The G5 is Alive!

At work I’m still using a PowerMac G5, and it’s still a good machine. I mean, it’s had it’s share of problems since 2004, including having the logic board replaced after a lightning strike (and lack of proper UPS) and having the optical drive replaced, but it’s worked well over the years…

So when I came in on Tuesday and found it was not powered on, I pushed the power button. Nothing happened. I pushed it again. And Again. And 10 more times… and then plugged it into another socket, and tried a different power cord. And then got worried. I pulled out all the RAM, I crossed my fingers, tried again. Nothing… no fans, no whir, no beep… totally dead.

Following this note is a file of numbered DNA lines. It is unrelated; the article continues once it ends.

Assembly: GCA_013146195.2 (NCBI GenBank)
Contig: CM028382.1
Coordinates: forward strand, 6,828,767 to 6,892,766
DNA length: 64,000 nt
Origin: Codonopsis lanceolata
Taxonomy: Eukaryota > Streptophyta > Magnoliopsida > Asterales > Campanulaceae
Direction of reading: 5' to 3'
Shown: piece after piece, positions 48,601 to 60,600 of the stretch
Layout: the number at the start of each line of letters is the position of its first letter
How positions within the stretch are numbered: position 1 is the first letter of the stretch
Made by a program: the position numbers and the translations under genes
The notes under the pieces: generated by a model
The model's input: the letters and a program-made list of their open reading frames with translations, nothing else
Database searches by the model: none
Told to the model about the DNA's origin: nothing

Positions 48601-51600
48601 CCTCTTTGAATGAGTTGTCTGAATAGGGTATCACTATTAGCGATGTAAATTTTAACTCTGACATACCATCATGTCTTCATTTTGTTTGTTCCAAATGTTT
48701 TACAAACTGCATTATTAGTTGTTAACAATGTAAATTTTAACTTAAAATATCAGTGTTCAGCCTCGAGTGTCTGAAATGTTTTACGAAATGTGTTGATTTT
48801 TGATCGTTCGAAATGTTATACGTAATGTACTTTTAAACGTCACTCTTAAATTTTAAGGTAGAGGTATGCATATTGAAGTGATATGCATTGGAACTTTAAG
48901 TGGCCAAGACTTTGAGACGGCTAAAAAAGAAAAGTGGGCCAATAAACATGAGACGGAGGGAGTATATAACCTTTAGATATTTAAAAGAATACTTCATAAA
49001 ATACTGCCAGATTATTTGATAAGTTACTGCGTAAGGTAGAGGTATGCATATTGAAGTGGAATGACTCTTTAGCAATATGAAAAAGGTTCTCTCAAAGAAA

PowerMac G5 At this point, I pulled out my Eee PC and started doing some searches. I assumed it was the power supply, as absolutely nothing happened when the power button was pushed. I found the old G5 power supply replacement program, but the serial numbers did not match up. At this point I figured the only thing to do was to rip the thing apart, so I did.

Luckily, the Powermac G5 Take-Apart Guide was extremely useful. The model G5 did not match exactly, but it was enough to get me going. Let me tell you, getting the power supply out of a G5 is a bitch! I’ve worked on a lot of Macs, but getting the power supply out of this one was a nightmare involving two trips to the hardware store, and multiple “hold your breath” moments along the way.